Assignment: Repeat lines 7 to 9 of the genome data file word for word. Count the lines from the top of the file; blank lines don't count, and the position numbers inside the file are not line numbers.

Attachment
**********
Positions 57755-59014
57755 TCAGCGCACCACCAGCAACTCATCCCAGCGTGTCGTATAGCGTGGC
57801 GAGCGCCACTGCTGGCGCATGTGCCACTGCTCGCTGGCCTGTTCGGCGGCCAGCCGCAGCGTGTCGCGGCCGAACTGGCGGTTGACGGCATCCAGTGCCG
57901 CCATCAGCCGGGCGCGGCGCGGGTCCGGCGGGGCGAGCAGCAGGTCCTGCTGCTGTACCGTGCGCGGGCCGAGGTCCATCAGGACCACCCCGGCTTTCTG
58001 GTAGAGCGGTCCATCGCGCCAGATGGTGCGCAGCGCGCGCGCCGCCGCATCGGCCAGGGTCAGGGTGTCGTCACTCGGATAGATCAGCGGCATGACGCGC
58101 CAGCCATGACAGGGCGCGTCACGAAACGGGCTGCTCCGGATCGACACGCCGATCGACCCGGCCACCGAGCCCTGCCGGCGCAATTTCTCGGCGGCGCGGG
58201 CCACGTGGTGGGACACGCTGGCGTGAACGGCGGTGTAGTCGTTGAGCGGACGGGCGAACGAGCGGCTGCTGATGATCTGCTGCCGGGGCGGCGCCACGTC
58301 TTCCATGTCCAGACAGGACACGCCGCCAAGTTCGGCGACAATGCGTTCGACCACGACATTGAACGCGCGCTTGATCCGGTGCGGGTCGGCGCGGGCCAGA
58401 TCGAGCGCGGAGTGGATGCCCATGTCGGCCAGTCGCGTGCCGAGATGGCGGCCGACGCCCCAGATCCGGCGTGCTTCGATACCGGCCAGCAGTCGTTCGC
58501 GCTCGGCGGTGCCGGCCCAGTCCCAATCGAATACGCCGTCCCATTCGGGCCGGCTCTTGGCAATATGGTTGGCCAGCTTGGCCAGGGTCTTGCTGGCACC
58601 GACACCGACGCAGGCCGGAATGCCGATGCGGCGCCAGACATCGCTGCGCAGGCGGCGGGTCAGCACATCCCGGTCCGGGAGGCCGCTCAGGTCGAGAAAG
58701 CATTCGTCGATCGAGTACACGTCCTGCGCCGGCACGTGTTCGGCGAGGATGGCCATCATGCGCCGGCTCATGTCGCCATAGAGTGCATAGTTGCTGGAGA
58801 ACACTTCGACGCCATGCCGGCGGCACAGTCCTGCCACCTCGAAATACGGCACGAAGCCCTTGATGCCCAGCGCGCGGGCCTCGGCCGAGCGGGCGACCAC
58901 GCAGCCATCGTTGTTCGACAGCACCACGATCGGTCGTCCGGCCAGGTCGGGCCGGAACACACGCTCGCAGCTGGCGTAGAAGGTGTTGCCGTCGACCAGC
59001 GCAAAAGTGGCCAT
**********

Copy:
58201 CCACGTGGTGGGACACGCTGGCGTGAACGGCGGTGTAGTCGTTGAGCGGACGGGCGAACGAGCGGCTGCTGATGATCTGCTGCCGGGGCGGCGCCACGTC
58301 TTCCATGTCCAGACAGGACACGCCGCCAAGTTCGGCGACAATGCGTTCGACCACGACATTGAACGCGCGCTTGATCCGGTGCGGGTCGGCGCGGGCCAGA
58401 TCGAGCGCGGAGTGGATGCCCATGTCGGCCAGTCGCGTGCCGAGATGGCGGCCGACGCCCCAGATCCGGCGTGCTTCGATACCGGCCAGCAGTCGTTCGC